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        • Posted by  $  11 months ago
          Agree to an extent Having known him then I think he was more impressed with himself and, as a consequence, women interest in him. I do think he did it for himself though more than anyone else. I always found his self adoration peculiar.
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          • Posted by  $  Stormi 11 months ago
            I have usually found that those who exhibit such self-adoration, different from self-respect, actually are inside insecure about themselves. They promote themselves like a salesman trying to sell others, and gain approval.
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  • Posted by  $  Olduglycarl 11 months ago
    NO...it is a "choice" to accept the risk, "challenging" the odds with no intention to end one's life.
    That is the objective: some would say that first trip across the Rearden Steel Bridge might have been "suicidal" but it was merely a well calculated risk.

    The post modernist, the far left, the misguided teachings would call this: Altruism.
    It's a rare case that a Conscious Human would choose,.. to die for a cause, die to save another, or die in the process of exploration or war.
    We all would bet against the odds and take the risk...hoping to survive; and that is the key. I think, a Conscious Human, in good mental health would always hold the hope, the insistence, the arrogance, to survive when taking such risks.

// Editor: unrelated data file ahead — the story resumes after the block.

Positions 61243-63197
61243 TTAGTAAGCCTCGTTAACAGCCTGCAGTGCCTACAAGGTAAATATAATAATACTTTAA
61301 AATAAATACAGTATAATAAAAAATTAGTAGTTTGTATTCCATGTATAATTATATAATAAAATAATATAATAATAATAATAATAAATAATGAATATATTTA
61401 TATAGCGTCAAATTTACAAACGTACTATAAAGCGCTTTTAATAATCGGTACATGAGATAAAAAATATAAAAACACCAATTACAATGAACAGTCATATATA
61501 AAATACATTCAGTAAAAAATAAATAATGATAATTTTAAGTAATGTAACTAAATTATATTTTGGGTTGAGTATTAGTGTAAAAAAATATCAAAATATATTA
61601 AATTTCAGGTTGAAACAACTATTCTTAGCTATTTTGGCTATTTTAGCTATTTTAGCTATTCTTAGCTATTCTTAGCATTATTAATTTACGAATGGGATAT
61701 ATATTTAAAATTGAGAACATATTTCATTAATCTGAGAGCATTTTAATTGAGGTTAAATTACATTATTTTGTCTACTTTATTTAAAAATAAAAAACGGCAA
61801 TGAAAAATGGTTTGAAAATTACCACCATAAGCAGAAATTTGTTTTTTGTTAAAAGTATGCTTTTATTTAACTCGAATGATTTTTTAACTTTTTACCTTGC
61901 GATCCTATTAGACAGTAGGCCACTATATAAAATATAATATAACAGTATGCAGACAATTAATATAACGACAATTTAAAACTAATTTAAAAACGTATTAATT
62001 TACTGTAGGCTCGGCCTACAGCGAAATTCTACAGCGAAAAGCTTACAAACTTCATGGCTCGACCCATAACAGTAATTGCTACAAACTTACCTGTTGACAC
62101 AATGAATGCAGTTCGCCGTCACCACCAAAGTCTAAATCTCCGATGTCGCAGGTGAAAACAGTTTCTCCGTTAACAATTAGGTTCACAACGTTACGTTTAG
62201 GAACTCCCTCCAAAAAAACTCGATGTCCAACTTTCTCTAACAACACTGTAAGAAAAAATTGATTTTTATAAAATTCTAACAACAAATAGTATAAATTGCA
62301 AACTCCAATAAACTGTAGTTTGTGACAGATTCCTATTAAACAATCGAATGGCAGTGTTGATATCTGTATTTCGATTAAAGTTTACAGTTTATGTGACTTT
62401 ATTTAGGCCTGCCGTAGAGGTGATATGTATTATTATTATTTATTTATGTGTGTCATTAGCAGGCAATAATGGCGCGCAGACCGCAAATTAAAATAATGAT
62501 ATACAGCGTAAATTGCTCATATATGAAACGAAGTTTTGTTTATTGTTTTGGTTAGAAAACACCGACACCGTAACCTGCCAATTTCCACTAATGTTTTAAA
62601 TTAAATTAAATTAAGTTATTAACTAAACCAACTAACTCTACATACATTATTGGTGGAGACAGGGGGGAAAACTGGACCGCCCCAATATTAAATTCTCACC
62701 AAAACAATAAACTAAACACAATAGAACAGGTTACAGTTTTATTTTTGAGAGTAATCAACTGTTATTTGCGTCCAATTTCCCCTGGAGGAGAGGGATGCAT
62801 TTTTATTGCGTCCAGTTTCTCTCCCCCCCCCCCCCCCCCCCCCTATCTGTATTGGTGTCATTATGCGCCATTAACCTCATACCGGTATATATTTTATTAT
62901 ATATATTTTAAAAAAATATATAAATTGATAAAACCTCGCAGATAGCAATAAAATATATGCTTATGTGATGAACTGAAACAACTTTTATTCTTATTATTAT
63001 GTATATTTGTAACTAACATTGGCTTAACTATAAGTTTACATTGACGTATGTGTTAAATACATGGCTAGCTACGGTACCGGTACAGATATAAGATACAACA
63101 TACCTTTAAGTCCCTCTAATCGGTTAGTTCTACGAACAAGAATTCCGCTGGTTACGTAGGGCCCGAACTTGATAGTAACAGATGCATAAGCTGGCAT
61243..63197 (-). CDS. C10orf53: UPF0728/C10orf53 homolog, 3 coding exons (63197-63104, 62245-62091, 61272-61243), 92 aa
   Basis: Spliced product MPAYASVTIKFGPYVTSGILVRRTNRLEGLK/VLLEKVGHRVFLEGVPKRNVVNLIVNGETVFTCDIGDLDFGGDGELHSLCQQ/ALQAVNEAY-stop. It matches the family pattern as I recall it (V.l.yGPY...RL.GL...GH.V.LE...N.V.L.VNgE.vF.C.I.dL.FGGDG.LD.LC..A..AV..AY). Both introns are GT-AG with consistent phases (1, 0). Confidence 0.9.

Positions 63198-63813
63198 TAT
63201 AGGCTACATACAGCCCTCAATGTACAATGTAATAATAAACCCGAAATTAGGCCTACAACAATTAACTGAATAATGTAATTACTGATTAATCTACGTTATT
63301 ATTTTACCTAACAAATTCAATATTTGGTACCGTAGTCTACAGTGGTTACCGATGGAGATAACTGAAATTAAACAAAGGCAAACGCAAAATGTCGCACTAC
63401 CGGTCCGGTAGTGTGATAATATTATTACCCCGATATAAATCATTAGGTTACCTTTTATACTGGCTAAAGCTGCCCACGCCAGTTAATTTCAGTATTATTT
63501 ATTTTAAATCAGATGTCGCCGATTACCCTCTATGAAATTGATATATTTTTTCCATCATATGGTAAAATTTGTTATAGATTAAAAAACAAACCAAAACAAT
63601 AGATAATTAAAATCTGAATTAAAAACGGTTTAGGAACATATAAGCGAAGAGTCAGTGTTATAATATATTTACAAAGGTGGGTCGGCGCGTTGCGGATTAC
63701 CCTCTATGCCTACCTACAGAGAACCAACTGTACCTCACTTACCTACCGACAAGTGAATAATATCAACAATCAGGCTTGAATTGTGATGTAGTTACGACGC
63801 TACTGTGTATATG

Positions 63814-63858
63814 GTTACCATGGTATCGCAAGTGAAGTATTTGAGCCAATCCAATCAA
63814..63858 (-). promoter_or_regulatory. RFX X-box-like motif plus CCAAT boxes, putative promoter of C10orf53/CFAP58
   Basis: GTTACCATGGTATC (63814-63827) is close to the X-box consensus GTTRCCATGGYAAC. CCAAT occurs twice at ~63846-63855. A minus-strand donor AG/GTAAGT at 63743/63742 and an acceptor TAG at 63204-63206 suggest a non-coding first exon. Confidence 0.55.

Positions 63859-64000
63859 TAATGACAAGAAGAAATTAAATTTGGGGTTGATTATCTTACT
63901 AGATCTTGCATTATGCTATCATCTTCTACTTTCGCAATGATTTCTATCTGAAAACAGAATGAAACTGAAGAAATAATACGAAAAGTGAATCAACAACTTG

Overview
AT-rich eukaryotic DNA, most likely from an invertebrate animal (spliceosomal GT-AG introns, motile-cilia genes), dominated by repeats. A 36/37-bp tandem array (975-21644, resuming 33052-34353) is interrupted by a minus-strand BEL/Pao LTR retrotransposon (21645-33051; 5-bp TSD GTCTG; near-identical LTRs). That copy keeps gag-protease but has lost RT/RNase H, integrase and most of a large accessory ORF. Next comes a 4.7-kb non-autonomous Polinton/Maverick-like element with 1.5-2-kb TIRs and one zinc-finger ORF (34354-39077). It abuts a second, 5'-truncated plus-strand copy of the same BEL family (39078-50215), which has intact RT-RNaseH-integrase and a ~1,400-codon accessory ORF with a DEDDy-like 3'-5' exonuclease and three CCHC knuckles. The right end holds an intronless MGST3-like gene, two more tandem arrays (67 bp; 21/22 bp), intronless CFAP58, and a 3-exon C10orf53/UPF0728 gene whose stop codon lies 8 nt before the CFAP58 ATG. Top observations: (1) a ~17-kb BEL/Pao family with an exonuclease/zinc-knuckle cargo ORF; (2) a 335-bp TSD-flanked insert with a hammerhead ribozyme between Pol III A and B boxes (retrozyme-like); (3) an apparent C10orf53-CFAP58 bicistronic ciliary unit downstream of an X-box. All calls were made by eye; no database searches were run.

Only the mentally insane, a nonconscious person, a person at the end of his rope... would commit suicide. That is not being objective...it takes awareness to be objective.
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  • Posted by mshupe 11 months ago
    Are all of these examples, except the last one, a failure to use reason and act rationally? And what about a case where suicide is rational? Doesn't all this depend on the knowledge of the individual and the circumstances?
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    • Posted by  $  11 months ago
      Each are concious decision made knowing that extreme peril can come grom that choice. Reason can be used to rationalize each choice happening to that person. I would agree with knowlege oc the individual. Im of the school that living is the individuals option.